Some people believe that A&E has prohibited Mr. Robertson’s right to earn a living because of non politically correct views. As far as I can tell, Mr. Robertson has a very successful company which predated his appearance on a reality television show. Americans are not guaranteed the right to earn money on a reality show. Nowhere in the Bill of Rights does it outline the freedom to commercially prostitute your life on camera. Was A&E right to suspend him? I am sure it was within their rights to do so. I am guessing that before they made any decision, A&E consulted hundreds of their thousands of in-house counsel attorneys to make sure they wouldn’t/couldn’t/shouldn’t be sued. Whether or not I personally agree with their decision is moot. What I vehemently disagree with is the anti-free speech rhetoric that is being bandied about and the hypocrisy that surrounds it.
A few years ago, a popular country musician spoke out against the Bush administration. Something similar happened then, but with one big difference. The backlash was swift. Radio stations were deluged with calls from listeners who demanded the station stop playing music by the band because of their Anti-American sentiment. Somehow freedom of speech didn’t apply there–because it was anti-American. The very thing the First Amendment was written to protect–to voice a dissenting voice against the government without fear of reprisal–didn’t seem to be applicable. Irony, you fickle demon.
The constitution is not an all you can eat buffet. You don’t get to pick and chose your way around the Bill of Rights. You can’t stand by the ones you like and then call for the abolition of the ones you don’t. You can’t proclaim that one person is being denied their right to free speech and then call for the banning of books you find offensive with another. I am about as anti-gun, pro-regulation as you can get. I think the Second Amendment is often twisted and misconstrued, almost never taken in the spirit in which is was meant. And even I worry about fiddling with the Second Amendment too much, because once you start fiddling, it is a slippery slope. The First Amendment is in place to protect you against speaking out against an overreaching government. But it is not absolute, and it doesn’t come into play in this instance. It is there to protect against tyranny, not protect you from idiocy.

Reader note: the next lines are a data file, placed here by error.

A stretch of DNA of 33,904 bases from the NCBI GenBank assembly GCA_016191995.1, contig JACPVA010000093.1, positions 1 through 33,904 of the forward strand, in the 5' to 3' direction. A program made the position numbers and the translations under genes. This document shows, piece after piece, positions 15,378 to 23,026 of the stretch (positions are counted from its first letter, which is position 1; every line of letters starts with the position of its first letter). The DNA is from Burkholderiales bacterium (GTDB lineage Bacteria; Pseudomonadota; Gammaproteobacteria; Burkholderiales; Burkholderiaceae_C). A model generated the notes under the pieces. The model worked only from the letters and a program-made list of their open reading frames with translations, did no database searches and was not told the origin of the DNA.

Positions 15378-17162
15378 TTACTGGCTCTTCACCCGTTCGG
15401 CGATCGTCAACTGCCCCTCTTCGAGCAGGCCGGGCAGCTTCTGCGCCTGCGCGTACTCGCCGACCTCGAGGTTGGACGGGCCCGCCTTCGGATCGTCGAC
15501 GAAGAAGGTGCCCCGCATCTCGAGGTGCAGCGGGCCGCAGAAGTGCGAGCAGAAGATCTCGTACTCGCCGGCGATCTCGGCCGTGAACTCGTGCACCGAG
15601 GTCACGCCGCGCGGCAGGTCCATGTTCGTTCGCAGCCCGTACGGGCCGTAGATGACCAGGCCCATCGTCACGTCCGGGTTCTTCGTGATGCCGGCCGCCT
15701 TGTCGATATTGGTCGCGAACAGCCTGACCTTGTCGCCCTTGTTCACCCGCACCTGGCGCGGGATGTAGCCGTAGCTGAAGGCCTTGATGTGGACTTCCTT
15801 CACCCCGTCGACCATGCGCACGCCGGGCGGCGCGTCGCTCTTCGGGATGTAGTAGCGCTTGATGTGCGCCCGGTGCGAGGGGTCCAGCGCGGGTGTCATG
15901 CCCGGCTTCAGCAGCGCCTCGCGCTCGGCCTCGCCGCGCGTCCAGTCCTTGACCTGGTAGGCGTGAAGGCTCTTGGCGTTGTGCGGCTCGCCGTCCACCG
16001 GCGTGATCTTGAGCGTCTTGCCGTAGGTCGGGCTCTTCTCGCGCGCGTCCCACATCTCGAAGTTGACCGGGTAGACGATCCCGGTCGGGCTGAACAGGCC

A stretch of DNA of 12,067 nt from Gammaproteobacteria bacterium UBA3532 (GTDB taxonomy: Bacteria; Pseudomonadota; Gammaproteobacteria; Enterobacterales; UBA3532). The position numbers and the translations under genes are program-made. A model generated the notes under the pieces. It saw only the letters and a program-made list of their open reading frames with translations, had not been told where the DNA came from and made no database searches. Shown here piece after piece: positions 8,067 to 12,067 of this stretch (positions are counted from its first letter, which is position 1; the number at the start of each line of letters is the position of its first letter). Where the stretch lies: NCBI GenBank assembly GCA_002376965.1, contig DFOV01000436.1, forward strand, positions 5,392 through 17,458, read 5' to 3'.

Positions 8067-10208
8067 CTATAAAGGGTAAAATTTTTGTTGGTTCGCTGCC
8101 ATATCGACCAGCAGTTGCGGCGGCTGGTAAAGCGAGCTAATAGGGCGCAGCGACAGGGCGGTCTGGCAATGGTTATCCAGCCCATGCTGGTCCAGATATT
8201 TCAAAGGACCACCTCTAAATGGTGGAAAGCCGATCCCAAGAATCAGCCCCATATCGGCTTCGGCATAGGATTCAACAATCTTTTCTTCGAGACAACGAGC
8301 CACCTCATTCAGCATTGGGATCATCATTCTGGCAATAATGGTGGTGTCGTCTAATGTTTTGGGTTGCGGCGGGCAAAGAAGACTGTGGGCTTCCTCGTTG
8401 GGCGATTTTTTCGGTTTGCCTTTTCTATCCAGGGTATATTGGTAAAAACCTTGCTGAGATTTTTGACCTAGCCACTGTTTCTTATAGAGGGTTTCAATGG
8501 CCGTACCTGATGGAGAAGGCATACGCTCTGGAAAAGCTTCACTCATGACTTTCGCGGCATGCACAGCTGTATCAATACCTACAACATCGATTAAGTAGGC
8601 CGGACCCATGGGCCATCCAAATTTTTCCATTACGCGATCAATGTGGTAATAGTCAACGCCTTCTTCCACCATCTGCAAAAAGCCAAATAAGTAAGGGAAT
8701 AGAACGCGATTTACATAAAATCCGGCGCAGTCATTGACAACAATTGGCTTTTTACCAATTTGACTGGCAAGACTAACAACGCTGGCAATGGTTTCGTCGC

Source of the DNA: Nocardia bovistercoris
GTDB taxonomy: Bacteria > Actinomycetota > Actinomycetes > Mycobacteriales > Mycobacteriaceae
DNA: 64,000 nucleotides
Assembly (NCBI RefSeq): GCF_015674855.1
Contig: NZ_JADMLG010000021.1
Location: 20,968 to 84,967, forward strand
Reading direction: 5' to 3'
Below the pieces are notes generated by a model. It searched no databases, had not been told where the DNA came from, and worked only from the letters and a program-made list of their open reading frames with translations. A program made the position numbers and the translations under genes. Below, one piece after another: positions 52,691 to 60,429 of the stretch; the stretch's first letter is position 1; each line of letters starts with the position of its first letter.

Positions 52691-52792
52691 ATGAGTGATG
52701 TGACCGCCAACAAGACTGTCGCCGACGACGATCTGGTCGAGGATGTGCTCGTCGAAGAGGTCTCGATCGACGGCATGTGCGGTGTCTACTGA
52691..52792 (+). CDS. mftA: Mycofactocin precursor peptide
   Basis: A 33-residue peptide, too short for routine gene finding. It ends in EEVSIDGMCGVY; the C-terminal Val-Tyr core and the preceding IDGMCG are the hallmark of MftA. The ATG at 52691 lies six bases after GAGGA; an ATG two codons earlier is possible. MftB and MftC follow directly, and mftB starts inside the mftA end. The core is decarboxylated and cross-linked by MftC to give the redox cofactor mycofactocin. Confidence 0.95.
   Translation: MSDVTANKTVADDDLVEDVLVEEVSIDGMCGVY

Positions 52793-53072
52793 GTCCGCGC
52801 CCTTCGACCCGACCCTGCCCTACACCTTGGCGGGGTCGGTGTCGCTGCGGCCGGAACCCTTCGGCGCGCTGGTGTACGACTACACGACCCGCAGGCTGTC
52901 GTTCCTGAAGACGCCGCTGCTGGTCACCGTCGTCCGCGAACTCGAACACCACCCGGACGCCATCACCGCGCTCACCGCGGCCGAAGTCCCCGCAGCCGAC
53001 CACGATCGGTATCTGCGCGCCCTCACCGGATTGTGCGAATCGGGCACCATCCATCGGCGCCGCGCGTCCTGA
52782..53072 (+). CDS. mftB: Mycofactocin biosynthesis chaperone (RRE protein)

Mr. Robertson was likely suspended for views some found offensive. Was A&E pandering? Possibly, but that’s how change is wrought over time. That’s the thing, you get to say what you want, but you can’t act surprised when someone calls you out on it. His rights were not infringed upon. He is not being called out because he is a Christian. Or a duck hunter. Or because he is anti-gay or pro-beard. He is being called out because he said something that pissed someone else, or a bunch of someone elses off.
There have been blogs out there that have had millions of views and likes and shares because they believe that Mr. Robertson’s rights have violated. I am here to voice a discerning opinion. I don’t think I’m alone, but even if I am, I am okay with that. But I am here to ask this of you:
Don’t make Duck Dynasty or Phil Robertson a martyr to a cause. Don’t use a reality television program to highlight what is or isn’t wrong with America.
To do so is to sully and degrade what the Constitution really stands for.
After all, if it walks like a duck and quacks like a duck, it probably is a duck.